• Finnigan, William – Lance Corporal in 8th Bn. West Yorkshire Regiment (Prince of Wales Own). Died 26 Jul 1918 and Buried in St. Sever Cemetery Extension, Rouen
• Croudace, John – Private in 12th/13th Bn. Northumberland Fusiliers. Died 21 Mar 1918. Commemorated on Pozieres Memorial (Somme Battlefield, 6 km. north of Albert)
• Crowhurst, Bertie Walter – Private in 2nd Bn. Dorsetshire Regiment. Died 18 Mar. 1916. Buried in Kut War Cemetery (modern day Iraq)
• Hayes, Herbert – Sergeant in 178th Siege Bty. Royal Garrison Artillery. Died 7 Jul. 1917. Buried in Lijssenthoek Military Cemetery (Poperinge, West-Vlaanderen, Belgium – 2nd largest Commonwealth Cemetery in Belgium)
• Doran, William Henry – Private in 1st Bn. Border Regiment. Died 5 Jul. 1915. Buried in Twelve Tree Copse Cemetery (near village of Krithia, Turkey – Gallipoli battlefield)
• Doran, Bernard – Private in 5th Bn. Border Regiment. Died 4th Feb. 1916. Buried in Lijssenthoek Military Cemetery (Poperinge, West-Vlaanderen, Belgium – 2nd largest Commonwealth Cemetery in Belgium)
Yes, if you have a connection to any of these soldiers I would like to hear from you.
Index to my Military related Blog Posts – On Friday of this week I am doing a three-hour workshop on tracing your British Army ancestors at the British Isles Family History Society of Great Ottawa conference in Ottawa, Canada. In preparation for that I wanted to pull together an index for the blog postings I have had on the site so far dealing with British military resources and news. Most of the postings have focused this year on World War I, but there are additional items of military interest. Some of the posts explain in detail how to use or interpret the results found in a military resource, some deal with a search process that by choice has a military example. The list is an index for blog postings so far.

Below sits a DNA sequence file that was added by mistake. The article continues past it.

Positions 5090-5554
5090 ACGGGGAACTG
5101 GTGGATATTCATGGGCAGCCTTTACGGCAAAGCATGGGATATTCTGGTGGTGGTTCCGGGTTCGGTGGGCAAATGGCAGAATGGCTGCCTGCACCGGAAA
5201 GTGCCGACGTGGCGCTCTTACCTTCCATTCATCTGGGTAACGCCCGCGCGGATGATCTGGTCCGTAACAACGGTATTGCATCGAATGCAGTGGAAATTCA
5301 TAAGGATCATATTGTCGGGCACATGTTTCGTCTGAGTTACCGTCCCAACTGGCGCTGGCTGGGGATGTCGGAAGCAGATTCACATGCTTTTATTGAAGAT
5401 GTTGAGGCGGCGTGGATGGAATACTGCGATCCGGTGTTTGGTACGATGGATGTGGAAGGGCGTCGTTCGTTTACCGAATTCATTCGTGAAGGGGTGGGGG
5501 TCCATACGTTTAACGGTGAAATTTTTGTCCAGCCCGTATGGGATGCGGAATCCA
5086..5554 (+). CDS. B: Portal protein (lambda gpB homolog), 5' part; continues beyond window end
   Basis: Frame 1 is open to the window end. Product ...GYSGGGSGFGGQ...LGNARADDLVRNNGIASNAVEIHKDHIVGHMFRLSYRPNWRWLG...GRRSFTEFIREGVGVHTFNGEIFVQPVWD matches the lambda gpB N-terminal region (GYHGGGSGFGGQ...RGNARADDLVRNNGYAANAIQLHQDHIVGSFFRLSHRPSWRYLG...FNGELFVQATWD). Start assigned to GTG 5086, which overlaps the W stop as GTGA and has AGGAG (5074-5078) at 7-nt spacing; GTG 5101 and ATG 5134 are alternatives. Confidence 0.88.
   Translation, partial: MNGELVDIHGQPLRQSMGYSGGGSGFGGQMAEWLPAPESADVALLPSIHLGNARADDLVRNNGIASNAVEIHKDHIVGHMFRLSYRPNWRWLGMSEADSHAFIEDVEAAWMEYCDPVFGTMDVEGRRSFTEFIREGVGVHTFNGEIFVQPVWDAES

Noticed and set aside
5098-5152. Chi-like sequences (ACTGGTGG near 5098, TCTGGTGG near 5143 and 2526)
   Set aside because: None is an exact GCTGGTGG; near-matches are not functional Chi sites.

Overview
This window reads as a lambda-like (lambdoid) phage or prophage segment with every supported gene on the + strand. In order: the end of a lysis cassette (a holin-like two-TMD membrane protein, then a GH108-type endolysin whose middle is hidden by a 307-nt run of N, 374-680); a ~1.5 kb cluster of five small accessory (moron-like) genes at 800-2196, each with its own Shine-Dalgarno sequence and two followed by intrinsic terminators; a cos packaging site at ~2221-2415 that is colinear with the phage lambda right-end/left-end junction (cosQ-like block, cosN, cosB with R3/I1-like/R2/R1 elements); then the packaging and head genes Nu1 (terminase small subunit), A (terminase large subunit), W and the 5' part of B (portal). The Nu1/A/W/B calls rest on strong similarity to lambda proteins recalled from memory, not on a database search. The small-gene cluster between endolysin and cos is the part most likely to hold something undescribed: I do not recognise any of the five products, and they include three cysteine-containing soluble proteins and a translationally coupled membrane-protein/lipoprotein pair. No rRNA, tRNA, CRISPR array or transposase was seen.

Tracing Your Dead World War One Ancestors
Highlights how to trace your ancestors who did not survive the war, looking in detail at the Commonwealth War Grave Commission site, published lists in “Soldiers Died in the War”, and what the soldiers left behind (Scottish wills)
WWI – Finding the Dead – Commonwealth War Graves Commission part 1 – case study John Croudace
WWI – Finding the Dead – Commonwealth War Graves Commission part 2 – case study John and Robert Finnigan
WWI – Finding the Dead – Commonwealth War Grave Commission part 3 – advanced search fields
Searching “Soldiers Died in the Great War” Scottish Military Wills – Tips for Searching, Using the Results and Workarounds
News Release: Historical Wills of Scottish Soldiers Go Online
Soldiers Died in the Great War and Officers Died in the Great War are two sources to use for those who died during the war, after one has done a search of the Commonwealth War Grave Commission site, explained in three earlier posts (part one for John Croudace – this same soldier, part two and part three).